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November 01, 1999 - Image 9

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The Michigan Daily, 1999-11-01

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Berenson sings 'The Victors' for 400th victory
By Geoff Gagnon "We all really enjoyed that. It was just The Bulldogs took the offensive early
Daily Sports \Xrner a great moment," Pearson said. and bit first as Nick Deschenes beat
As time ticked down in Michigan's 3- "Watching him lead 'The Victors' was Michigan netminder Kevin O'Malley on
2 win over Yale on Saturday, the search really special, and I'm glad our team a power play goal 1:37 into the game.
for a song-leader began in earnest. could share that with him" Michigan responded by remaining ,, $

j

It was a search that was seemingly
over before it started, at least in the eyes
of associate head coach Mel Pearson.
Just as Pearson had leaned over the
boards to tell J.J. Swistak to make sure he
saved the game puck, the 12th-year assis-
tant made sure who would lead the cho-
rus sung after winning weekends.
When the roar of 'The Victors' went
up in the lockerroom, it was led not by a
padded player being honored for his play,
but by a suit-clad general who had just
notched his 400th win at Michigan.
"We always get a player to lead the
song," Pearson said. "After the game Red
was asking me who we should get and I
kept saying I don't know.
"All along I had told Sean Peach to
make sure Coach leads it."
And lead it Red Berenson did, just as
he has led the Wolverines in his 16-year
tenure - in memorable fashion.

Saturday's non-conference win made
Michigan to 5-1, while the milestone win
for Berenson keeps him as the ninth-win-
ningest active coach in college hockey.
"It's a great moment for him," forward
Mike Cammalleri said. "But knowing
Coach, he's not going to stop there, he's
going to keep going for 400 more."
Eager to move past the event, the ever-
modest Berenson dismissed the impor-
tance of the milestone while crediting
those around him.
"I can't tell you it means a lot to me,"
Berenson said. "We're just worried with
game-to-game and the progress that our
team is making. I've been blessed with
real good assistant coaches and good
players. It has been fun and rewarding?'-
Rarely has it been simple, though.
And like the others, the 400th win didn't
come easily for Berenson and the
Wolverines.

penalty-free for the majority of the first
period, while Cammalleri tallied the
equalizer from the left circle at 4:16.
The Wolverines continued to pepper
the Bulldogs, firing 15 shots on goal in
the first period. A pair of those found
their way into the Yale net in succession.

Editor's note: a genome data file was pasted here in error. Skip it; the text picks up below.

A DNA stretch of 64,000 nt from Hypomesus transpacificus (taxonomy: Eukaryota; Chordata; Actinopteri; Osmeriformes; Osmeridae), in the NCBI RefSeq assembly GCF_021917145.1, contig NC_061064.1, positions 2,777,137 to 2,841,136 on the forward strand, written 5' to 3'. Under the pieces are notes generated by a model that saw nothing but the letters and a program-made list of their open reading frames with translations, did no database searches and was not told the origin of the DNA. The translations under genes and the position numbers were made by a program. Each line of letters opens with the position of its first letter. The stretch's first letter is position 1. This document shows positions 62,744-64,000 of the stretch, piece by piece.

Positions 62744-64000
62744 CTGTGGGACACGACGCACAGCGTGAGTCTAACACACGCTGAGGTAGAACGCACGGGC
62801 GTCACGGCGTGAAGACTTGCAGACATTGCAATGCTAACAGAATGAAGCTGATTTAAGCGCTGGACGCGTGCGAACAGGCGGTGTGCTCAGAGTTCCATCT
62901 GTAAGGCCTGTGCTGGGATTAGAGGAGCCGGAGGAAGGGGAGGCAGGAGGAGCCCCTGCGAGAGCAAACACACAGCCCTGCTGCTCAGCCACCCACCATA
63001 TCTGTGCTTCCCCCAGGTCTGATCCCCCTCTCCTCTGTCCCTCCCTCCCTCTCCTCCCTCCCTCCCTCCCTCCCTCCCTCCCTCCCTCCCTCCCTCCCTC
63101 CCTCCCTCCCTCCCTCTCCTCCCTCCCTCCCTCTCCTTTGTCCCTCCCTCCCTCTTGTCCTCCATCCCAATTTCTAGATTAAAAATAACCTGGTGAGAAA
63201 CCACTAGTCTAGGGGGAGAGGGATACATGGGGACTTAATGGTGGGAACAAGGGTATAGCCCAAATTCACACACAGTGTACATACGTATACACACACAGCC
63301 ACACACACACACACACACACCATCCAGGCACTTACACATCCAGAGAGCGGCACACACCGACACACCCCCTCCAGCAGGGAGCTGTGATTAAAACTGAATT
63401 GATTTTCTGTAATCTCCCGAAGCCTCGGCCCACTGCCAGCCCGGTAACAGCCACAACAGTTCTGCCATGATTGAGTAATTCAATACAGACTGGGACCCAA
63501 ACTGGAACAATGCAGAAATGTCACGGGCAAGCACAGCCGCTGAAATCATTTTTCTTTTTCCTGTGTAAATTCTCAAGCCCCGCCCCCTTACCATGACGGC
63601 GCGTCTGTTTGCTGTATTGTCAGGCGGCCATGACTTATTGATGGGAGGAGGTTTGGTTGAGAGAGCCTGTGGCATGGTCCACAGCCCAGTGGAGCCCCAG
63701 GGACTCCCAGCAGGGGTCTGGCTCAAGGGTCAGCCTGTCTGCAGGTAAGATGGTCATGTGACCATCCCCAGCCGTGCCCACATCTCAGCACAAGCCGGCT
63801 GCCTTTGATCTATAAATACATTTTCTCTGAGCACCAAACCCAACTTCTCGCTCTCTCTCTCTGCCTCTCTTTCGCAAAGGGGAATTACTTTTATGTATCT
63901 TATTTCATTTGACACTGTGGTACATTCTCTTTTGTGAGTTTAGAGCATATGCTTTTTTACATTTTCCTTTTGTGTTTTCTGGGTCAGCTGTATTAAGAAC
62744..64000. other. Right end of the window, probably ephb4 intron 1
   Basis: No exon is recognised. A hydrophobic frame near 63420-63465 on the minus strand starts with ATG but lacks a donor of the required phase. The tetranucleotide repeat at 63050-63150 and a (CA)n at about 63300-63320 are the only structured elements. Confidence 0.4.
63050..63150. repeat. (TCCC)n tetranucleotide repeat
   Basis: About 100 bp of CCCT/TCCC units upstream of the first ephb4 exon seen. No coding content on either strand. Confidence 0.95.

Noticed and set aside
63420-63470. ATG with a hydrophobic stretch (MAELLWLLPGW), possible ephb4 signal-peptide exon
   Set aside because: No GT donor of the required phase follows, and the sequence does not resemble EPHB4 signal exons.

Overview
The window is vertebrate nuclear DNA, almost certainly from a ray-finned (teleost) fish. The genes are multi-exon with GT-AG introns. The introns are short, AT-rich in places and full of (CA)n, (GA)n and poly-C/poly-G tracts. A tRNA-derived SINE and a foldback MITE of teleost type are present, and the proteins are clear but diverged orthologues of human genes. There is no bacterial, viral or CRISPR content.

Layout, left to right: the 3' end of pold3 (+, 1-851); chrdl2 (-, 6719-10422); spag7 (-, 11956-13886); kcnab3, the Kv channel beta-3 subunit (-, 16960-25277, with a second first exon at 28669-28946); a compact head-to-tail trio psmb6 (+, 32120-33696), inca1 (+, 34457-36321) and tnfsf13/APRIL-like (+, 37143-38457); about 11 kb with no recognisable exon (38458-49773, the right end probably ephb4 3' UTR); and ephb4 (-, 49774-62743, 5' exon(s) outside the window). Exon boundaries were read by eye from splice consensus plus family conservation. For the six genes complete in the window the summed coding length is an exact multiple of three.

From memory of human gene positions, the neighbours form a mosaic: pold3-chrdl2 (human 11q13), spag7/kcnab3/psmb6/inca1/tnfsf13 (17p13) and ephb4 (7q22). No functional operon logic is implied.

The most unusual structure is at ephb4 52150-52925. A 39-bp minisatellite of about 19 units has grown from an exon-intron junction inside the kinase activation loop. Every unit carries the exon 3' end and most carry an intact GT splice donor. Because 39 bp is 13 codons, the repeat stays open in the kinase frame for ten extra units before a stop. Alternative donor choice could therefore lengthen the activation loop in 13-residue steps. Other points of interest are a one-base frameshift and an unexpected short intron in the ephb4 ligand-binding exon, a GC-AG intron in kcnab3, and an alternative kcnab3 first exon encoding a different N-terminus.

On a give from Mike Comrie and Josh
Langfeld, junior Mark Kosick netted his
fifth score of the season as he poked
home a puck from just outside the crease
at 7:31 of the first. And before the crowd
finished its celebration, senior Andrew
Merrick slipped another through the Yale
pipes as the Wolverines grabbed a 3-1
lead on three straight goals.
The scoring, however, slowed to a stop
after Yale cut the lead to one as both
teams dug in for a defensive dog-fight.
"Both teams played hard and both
teams played well," Berenson said. "Both
See BULLDOGS, Page 68

Senior Andrew Merrick was all over Yale in Michigan's 3.2
victory. For more on Merrick's comeback night, see page 48.

ers-

-m-"

Men take Badgers
down to the wire,
fall by two points
By Jon Schwartz
Daily Sports Writer
STATE COLLEGE - It was supposed to be a close race.
The result, though., was closer than anyone could have imag-
ined.
At Saturday's Big Ten Championship, the Michigan's men's
cross country team came within two points of the thvorite, No.
5 Wisconsin, finally losing by a score of 38 to 40. But after the
race, the No. 8 Wolverines didn't look like a team that had just
lost in a heartbreaker.
"I don't know what else we could have done," Michigan
coach Ron Warhurst said. "We couldn't have done much bet-
ter."
Warhurst's reactions were a result of the daunting task that
Wisconsin presented for Michigan. The Badgers' top two run-
ners, Matt Downin and Jay Schoenfelder, placed first and sec-
ond respectively, with times of 24:57 and 25:06.
"Downin was fifth in the NCAA last year," Warhurst said.
"He's a tremendous runner. And I think Schoenfelder was
16th. You're running against two of the top kids in the country."
The two Wisconsin runners were followed closely followed
by Michigan's senior co-captain Jay Cantin.
"I'm very proud of the entire group," Wisconsin coach Jerry
Schumacher said. "Every singly guy, one through seven, did
what they had to do today.: